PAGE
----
Chapter

Conclusion

in The Romantic Machine

Published by University of Chicago Press

Published in print June 2012 | ISBN: 9780226812205
Published online March 2013 | e-ISBN: 9780226812229 | DOI: http://dx.doi.org/10.7208/chicago/9780226812229.003.0010
Conclusion

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The French Revolution of 1848 was triggered in part by injustices and miseries associated with the emerging industrial regime. Yet reformers such as Victor Considerant, Louis Blanc, Flora Tristan, Claire Démar, Jeanne Deroin, Etienne Cabet, Pierre-Joseph Proudhon, and Karl Marx did not call for an end to machines, or a return to a pure and unmodified nature. Instead, they argued for continued inventiveness in the administration of machines, a rethinking of their use and ownership, and careful forethought about their consequences for society and its milieu. In advocating mechanical romanticism, these reformers proposed a vision of the human as a creature dependent on its ecological milieu, with the power to change its surroundings by means of technology. This chapter examines the impact of the 1848 Revolution and the Second Republic's paradoxical presentations of labor and machinery, including the Festival of Industry of 1849, Giacomo Meyerbeer's opera The Prophet, and the pendulum experiment of Léon Foucault.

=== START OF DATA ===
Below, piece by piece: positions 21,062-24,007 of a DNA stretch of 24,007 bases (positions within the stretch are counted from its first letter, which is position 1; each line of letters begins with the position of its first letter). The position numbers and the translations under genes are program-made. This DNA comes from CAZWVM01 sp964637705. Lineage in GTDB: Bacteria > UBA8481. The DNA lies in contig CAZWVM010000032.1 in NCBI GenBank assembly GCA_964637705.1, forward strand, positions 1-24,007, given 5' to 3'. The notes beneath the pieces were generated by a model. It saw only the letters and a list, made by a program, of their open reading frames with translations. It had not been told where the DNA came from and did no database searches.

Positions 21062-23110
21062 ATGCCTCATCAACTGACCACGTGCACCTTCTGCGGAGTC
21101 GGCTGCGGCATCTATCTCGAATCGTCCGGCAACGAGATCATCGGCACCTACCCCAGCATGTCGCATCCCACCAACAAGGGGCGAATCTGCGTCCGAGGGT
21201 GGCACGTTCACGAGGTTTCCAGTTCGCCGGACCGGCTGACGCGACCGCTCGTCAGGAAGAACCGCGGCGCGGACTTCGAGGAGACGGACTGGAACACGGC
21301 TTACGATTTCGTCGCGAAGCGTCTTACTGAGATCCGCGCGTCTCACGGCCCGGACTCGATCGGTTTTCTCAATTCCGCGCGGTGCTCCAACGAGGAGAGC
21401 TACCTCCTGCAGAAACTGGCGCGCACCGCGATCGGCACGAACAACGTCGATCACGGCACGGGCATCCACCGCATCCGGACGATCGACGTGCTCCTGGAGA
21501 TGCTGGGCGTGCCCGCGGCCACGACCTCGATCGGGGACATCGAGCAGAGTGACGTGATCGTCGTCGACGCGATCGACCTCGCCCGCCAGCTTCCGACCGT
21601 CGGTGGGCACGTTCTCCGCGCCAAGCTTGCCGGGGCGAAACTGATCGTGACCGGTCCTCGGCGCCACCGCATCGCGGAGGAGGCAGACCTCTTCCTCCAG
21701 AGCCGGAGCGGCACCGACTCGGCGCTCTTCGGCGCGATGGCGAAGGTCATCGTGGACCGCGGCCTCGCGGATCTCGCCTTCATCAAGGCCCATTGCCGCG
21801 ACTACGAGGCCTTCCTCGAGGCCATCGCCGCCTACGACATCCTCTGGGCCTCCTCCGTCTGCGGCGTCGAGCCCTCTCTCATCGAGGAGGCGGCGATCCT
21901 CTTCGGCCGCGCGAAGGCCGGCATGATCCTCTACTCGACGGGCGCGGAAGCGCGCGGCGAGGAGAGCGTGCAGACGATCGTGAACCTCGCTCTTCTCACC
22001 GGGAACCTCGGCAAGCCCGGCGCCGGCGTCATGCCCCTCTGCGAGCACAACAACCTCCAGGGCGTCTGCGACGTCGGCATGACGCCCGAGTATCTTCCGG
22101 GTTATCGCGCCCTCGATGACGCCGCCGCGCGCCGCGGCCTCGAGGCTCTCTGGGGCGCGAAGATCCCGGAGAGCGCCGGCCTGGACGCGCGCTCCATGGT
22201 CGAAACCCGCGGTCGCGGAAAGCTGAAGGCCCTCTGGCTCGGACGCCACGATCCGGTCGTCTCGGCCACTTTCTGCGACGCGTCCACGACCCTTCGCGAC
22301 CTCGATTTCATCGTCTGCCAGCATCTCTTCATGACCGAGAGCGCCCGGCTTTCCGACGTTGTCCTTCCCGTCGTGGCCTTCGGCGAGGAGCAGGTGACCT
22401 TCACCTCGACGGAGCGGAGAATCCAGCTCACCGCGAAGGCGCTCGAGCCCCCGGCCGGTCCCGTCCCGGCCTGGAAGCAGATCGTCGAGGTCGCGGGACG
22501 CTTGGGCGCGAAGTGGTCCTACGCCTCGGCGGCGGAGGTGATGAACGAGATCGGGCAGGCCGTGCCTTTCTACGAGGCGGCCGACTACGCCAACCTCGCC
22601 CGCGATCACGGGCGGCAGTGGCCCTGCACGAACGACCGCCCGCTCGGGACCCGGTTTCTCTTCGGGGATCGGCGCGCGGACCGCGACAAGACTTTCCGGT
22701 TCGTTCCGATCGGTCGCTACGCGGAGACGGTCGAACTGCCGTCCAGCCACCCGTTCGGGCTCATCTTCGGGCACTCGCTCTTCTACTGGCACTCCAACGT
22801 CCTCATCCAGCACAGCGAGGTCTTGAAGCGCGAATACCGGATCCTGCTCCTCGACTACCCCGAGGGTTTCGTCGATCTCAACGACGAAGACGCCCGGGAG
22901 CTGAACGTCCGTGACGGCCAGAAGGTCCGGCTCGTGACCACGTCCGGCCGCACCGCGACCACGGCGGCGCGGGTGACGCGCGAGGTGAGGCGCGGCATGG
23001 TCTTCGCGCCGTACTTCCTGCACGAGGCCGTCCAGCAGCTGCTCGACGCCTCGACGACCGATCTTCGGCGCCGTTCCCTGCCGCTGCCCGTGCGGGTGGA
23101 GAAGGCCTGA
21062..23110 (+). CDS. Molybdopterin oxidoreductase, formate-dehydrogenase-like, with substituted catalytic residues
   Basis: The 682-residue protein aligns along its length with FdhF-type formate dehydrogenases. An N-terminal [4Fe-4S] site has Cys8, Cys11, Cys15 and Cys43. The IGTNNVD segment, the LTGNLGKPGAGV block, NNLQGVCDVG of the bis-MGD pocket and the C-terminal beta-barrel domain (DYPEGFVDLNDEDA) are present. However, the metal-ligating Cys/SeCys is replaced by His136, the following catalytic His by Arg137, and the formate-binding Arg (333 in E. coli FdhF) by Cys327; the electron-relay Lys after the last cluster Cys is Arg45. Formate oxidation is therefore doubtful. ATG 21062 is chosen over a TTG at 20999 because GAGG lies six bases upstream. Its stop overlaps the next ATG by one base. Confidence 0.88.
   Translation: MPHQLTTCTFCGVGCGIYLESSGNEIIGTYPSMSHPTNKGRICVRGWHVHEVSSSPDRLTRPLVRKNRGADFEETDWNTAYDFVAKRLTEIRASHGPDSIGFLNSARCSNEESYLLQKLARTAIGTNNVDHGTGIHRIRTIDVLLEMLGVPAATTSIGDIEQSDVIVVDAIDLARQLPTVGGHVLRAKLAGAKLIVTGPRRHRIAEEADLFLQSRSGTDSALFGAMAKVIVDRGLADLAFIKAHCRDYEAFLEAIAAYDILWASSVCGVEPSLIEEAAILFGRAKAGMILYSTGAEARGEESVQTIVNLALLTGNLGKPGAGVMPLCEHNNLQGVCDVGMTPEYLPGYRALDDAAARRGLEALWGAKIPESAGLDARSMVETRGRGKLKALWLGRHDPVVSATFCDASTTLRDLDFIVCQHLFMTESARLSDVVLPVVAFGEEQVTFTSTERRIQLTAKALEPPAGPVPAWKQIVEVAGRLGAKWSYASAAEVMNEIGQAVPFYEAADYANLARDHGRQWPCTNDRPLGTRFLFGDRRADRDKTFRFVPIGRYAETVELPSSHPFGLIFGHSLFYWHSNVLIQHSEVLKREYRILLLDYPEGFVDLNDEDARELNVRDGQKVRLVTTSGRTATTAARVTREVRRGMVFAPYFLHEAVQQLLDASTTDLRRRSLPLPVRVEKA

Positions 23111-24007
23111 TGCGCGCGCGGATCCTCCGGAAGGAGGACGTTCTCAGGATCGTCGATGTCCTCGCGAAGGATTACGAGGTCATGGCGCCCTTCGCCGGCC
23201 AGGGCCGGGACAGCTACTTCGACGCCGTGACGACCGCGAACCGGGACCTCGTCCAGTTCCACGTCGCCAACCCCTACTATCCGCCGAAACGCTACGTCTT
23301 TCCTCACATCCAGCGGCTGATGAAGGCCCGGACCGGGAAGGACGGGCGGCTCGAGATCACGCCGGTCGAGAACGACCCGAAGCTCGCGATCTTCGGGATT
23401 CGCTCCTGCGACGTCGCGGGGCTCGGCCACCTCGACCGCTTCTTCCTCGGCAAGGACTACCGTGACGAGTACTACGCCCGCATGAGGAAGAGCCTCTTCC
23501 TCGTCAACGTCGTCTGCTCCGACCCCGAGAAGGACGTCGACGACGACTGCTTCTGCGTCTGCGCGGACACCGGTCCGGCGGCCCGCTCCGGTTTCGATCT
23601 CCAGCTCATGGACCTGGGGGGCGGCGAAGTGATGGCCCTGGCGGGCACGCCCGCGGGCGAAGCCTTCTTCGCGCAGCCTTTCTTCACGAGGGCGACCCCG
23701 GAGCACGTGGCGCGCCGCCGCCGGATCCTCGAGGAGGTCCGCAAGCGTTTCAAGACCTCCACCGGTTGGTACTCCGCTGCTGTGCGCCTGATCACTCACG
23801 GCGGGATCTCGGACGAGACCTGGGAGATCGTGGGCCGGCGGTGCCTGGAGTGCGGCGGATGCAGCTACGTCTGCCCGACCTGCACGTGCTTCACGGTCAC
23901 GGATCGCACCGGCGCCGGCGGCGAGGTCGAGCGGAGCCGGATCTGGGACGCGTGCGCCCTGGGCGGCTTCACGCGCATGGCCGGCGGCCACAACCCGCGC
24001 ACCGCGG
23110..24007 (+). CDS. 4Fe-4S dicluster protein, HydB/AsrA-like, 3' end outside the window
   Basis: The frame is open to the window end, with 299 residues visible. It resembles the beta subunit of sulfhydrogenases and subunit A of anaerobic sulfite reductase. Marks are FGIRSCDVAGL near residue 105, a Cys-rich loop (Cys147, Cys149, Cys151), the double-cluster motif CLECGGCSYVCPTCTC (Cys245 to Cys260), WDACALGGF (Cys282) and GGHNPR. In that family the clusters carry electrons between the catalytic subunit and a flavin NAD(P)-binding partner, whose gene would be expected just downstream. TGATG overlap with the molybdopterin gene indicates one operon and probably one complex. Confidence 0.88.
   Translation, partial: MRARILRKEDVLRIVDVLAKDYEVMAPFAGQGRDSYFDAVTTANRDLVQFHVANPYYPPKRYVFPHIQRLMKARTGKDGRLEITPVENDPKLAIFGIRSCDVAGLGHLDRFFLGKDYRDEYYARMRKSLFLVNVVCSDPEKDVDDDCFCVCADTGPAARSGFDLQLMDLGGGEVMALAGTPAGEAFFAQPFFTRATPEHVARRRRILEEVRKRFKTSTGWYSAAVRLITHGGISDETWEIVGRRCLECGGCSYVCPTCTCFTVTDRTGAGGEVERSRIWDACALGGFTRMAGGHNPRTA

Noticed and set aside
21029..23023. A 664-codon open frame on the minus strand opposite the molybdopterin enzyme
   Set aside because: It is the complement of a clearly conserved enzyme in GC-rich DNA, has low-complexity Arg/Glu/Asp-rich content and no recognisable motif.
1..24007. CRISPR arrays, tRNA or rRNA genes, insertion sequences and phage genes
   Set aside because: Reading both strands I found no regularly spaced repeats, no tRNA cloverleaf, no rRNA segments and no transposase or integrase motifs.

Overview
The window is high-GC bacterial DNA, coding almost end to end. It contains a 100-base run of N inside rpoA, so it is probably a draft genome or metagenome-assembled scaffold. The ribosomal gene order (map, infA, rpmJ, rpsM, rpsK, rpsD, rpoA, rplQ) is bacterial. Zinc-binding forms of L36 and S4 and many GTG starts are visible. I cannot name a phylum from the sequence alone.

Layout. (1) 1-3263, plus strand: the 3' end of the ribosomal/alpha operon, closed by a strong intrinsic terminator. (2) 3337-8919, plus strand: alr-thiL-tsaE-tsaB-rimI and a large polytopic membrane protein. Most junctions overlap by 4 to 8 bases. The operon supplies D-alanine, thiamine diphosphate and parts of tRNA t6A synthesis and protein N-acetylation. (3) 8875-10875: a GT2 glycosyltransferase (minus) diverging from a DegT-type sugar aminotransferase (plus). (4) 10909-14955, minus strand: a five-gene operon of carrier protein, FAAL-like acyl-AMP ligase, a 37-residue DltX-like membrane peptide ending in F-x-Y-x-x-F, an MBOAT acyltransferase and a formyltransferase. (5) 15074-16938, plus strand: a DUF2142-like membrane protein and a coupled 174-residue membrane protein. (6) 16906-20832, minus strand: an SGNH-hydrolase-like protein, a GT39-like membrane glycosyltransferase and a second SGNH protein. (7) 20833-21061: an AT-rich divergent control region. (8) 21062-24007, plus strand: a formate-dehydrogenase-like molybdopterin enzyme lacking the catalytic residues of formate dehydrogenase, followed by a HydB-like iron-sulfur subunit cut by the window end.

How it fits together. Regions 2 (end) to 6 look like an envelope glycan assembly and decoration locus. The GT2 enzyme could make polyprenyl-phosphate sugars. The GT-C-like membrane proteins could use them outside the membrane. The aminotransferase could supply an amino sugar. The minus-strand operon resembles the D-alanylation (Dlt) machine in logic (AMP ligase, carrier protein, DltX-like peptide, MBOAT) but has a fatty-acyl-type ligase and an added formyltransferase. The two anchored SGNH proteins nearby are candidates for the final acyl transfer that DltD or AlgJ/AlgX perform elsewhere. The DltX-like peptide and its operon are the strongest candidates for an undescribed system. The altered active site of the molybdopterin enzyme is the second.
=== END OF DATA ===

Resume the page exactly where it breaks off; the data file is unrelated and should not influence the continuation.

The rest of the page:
Keywords: French Revolution; machines; labor; Festival of Industry; Giacomo Meyerbeer; opera; Prophet; pendulum experiment; Léon Foucault; romanticism

Chapter.  9199 words.  Illustrated.

Subjects: History of Science and Technology

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